“We should not confuse the accident of our birth on the richer or safer side of those walls with a moral right to exclusively enjoy that relative wealth or safety.” (h/t Daniel Solomon of Securing Rights for sharing this piece)
In the past two weeks, more than a thousand people have died trying to cross the Mediterranean Sea from Africa to Europe on often-overloaded boats. In 2014, more than three thousand perished on this crossing.
Each individual migrant’s motives are unique and unknowable, but this collective surge in deaths clearly stems, in part, from the disorder engulfing parts of North Africa and the Middle East. Civil war and state collapse have expanded the incentives and opportunities to flee, and the increased flow of migrants along dangerous routes has, predictably, led to a surge in accidental deaths.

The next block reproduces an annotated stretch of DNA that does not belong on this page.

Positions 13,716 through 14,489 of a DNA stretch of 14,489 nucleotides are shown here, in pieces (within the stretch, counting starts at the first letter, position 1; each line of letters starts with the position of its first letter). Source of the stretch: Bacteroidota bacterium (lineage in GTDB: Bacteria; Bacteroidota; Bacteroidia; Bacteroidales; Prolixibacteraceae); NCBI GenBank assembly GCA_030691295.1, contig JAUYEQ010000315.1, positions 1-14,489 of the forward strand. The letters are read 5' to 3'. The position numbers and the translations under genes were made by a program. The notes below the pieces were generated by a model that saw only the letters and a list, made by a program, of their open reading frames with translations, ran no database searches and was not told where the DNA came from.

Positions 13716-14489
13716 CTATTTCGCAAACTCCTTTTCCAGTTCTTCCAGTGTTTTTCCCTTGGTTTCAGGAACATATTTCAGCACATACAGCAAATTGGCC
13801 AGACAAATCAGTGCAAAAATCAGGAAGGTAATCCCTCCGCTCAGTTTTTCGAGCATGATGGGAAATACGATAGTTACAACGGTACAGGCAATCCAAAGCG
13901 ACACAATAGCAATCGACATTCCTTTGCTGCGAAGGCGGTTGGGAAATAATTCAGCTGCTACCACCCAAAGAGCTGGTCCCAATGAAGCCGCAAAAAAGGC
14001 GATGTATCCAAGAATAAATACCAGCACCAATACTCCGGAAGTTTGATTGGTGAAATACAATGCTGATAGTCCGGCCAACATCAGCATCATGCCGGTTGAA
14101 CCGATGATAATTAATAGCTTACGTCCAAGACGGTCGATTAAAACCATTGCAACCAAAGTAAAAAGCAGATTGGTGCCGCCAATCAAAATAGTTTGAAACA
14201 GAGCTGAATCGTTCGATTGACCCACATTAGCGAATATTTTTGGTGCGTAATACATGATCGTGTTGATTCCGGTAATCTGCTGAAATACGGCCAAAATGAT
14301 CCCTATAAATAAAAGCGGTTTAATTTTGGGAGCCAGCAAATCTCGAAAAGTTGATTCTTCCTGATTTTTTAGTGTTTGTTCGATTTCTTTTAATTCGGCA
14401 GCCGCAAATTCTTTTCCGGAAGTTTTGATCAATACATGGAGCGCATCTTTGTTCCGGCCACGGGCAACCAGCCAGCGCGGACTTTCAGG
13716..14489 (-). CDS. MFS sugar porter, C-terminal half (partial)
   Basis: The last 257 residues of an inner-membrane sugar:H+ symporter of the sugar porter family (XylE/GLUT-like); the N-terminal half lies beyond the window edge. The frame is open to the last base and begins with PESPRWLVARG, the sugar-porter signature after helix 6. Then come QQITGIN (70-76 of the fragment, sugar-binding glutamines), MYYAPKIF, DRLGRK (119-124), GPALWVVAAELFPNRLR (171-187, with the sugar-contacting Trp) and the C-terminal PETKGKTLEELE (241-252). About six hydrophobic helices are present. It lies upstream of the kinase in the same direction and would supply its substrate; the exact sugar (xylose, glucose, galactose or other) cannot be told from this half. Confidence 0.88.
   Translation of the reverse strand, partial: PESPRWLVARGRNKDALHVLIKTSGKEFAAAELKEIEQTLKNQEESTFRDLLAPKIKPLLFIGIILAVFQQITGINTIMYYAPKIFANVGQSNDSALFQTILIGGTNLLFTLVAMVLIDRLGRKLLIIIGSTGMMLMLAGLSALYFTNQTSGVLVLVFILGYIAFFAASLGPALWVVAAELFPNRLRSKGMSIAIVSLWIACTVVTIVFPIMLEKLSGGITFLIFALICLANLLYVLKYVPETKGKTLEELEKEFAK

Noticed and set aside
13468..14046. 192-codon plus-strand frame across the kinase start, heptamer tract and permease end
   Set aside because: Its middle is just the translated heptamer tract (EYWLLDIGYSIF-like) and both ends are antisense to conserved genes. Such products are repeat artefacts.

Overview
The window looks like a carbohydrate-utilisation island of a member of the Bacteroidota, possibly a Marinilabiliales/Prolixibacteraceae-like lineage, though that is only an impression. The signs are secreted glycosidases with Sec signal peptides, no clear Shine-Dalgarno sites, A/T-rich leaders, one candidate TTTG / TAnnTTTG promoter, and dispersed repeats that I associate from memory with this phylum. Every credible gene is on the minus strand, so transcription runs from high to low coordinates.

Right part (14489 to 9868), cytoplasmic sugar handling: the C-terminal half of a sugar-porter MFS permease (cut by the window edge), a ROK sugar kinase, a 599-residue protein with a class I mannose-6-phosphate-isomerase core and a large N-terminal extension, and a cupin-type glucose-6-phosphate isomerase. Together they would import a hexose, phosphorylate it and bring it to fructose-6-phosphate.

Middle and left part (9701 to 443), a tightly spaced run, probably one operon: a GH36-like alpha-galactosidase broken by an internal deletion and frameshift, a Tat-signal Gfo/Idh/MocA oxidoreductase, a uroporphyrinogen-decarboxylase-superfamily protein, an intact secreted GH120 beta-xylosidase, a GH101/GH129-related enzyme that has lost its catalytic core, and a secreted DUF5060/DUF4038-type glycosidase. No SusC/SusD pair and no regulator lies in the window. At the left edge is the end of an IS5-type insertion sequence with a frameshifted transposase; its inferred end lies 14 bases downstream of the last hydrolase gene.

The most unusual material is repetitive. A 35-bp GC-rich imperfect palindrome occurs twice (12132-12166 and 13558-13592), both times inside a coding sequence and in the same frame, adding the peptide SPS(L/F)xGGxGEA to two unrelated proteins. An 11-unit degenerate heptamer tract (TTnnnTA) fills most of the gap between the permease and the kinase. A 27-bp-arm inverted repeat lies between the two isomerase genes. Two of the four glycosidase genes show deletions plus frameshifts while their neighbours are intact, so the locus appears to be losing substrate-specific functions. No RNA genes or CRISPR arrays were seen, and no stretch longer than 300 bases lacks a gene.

Of course, those deaths also owe something to the policies of the countries toward which the overloaded boats sail. European governments—many of them presiding over anemic growth and unemployment crises of their own—do not have open borders, and they have responded ambivalently or coolly to this spate of arrivals. Italy, where many of these boats land, had run a widely praised search-and-rescue…
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